Cancer in Ireland

  • By 2020, 1 in 2 people in Ireland will develop cancer during their lifetime. It is predicted that Ireland will see a doubling in the incidence of cancer by 2045.
  • In Ireland an average of 43,000 new cases of cancer are diagnosed each year. This means that one person is diagnosed with cancer every 3 minutes.
  • Cancer has overtaken heart disease as the most common cause of death in Ireland.
  • Non-melanoma skin cancer, prostate cancer and breast cancer are the most commonly diagnosed cancers in Ireland.
  • Lung cancer is the leading cause of cancer death in both sexes, accounting for 19% of cancer deaths in women and 23% in men. Colorectal cancer is the next most common cause of cancer death in both sexes.
  • There are currently more than 170,000 people living with and beyond cancer today in Ireland.
  • The total number of cancers diagnosed has increased by 85 per cent since the mid-1990s, this is largely due to population growth and ageing.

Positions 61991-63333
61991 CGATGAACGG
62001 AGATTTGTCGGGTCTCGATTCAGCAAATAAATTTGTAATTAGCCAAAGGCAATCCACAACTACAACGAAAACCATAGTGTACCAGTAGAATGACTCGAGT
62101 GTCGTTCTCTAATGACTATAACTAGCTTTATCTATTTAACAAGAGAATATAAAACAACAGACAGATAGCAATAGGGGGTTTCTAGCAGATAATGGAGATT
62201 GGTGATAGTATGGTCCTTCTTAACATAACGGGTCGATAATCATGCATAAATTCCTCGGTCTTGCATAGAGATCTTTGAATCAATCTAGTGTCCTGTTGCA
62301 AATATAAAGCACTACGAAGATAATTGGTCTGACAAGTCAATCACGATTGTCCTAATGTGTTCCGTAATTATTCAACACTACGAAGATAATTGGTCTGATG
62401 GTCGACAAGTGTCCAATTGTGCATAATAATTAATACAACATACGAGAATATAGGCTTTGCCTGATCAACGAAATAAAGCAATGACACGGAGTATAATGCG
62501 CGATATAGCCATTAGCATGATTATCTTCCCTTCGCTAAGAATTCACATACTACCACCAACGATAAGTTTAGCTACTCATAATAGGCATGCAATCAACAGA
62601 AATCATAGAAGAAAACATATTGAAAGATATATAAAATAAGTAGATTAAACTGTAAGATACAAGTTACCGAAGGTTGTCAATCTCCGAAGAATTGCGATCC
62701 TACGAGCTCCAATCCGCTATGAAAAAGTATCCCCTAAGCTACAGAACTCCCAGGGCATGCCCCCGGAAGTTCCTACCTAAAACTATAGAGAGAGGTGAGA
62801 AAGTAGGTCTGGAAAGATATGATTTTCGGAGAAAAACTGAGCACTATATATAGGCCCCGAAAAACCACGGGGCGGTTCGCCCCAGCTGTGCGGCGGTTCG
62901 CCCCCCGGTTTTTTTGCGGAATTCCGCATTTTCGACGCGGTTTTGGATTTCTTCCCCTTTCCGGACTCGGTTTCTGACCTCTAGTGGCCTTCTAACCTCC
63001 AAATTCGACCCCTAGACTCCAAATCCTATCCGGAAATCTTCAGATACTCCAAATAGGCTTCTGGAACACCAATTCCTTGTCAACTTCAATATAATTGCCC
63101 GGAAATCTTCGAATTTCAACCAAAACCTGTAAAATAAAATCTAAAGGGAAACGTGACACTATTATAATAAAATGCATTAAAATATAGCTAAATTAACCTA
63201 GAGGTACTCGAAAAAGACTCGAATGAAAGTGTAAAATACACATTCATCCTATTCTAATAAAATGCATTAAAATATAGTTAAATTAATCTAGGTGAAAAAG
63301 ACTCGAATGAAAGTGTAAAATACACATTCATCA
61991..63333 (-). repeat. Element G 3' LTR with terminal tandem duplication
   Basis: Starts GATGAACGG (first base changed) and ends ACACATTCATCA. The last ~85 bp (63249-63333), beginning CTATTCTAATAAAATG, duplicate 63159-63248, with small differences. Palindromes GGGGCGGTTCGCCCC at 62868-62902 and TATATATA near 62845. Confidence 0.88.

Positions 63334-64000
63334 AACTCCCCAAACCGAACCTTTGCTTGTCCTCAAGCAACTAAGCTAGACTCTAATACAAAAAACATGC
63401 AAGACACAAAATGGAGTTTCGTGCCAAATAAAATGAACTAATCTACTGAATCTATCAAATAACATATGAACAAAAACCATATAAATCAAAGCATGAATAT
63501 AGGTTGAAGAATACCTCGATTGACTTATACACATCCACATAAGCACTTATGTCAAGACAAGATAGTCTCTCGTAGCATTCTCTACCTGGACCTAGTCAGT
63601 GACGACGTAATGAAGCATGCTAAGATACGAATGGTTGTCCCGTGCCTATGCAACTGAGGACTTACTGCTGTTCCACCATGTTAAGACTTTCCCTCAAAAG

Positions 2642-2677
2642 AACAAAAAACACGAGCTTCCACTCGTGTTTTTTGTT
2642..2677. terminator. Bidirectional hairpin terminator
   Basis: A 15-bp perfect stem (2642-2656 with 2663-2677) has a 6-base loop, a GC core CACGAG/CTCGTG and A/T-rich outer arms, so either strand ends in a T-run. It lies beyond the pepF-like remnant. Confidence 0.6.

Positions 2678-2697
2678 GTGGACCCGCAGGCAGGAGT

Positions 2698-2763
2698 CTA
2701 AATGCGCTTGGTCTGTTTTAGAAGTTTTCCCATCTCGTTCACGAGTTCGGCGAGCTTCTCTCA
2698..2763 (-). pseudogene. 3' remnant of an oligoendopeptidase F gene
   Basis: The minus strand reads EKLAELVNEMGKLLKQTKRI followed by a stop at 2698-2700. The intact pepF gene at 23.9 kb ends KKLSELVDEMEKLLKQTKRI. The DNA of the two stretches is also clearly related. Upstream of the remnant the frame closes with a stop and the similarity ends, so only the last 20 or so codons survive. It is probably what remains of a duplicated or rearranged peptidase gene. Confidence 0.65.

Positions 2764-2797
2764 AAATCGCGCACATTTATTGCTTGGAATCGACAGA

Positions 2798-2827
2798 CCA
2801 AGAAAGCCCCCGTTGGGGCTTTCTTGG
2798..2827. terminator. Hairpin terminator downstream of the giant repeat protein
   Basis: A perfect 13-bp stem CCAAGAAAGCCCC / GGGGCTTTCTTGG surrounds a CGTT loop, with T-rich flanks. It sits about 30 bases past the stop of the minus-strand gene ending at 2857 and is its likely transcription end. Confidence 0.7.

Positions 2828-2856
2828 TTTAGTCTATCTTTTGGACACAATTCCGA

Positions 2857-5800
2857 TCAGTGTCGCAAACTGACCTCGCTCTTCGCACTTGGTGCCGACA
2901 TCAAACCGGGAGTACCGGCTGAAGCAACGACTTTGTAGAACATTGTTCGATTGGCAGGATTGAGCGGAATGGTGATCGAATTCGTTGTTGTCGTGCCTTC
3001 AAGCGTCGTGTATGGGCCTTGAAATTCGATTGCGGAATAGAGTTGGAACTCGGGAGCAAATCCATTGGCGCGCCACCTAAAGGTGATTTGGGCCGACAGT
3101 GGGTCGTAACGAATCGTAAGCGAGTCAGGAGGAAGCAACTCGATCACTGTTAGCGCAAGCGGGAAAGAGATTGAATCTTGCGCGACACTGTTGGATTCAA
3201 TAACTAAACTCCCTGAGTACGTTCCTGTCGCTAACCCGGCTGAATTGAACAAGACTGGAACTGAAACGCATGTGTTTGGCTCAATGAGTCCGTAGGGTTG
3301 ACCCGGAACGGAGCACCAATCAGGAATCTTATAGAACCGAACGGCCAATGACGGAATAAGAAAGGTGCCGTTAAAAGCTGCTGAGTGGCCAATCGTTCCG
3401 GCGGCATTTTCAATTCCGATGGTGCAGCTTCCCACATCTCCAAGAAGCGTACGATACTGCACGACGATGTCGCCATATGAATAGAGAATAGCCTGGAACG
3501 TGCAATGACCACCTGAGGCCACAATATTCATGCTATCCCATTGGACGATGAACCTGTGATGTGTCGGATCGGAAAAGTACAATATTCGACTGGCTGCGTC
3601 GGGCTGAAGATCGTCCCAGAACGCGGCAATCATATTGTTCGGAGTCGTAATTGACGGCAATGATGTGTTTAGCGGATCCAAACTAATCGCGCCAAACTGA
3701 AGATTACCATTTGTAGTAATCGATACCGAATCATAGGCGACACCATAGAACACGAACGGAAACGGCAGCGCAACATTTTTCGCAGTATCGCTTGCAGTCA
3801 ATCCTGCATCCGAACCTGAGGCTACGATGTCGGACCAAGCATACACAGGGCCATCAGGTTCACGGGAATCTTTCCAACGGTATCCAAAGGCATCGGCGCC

• Due to significant improvements in cancer treatment and earlier detection, (e.g national screening programmes), the likelihood of surviving many forms of cancer continues to increase.
  • Long-term survival from cancer has greatly increased in the past twenty years – from 40 per cent to 62 per cent for men and from 48 per cent to 60 per cent for women.

All data sourced from the National Cancer Registry of Ireland (NCRI) (www.ncri.ie) and the Central Statistics Office (www.cso.ie)

Cancer prevention

4 in 10 cancers can be prevented through lifestyle changes. Find out how you can reduce your cancer risk on our Your Health: Your Choice page.

Cancer services

The Marie Keating offers a number of free cancer services to both men and women.

There are also cancer support centres and services available all over Ireland. You can find a list of these services here.

Some companies offer products and services that will be of interest to people affected by cancer.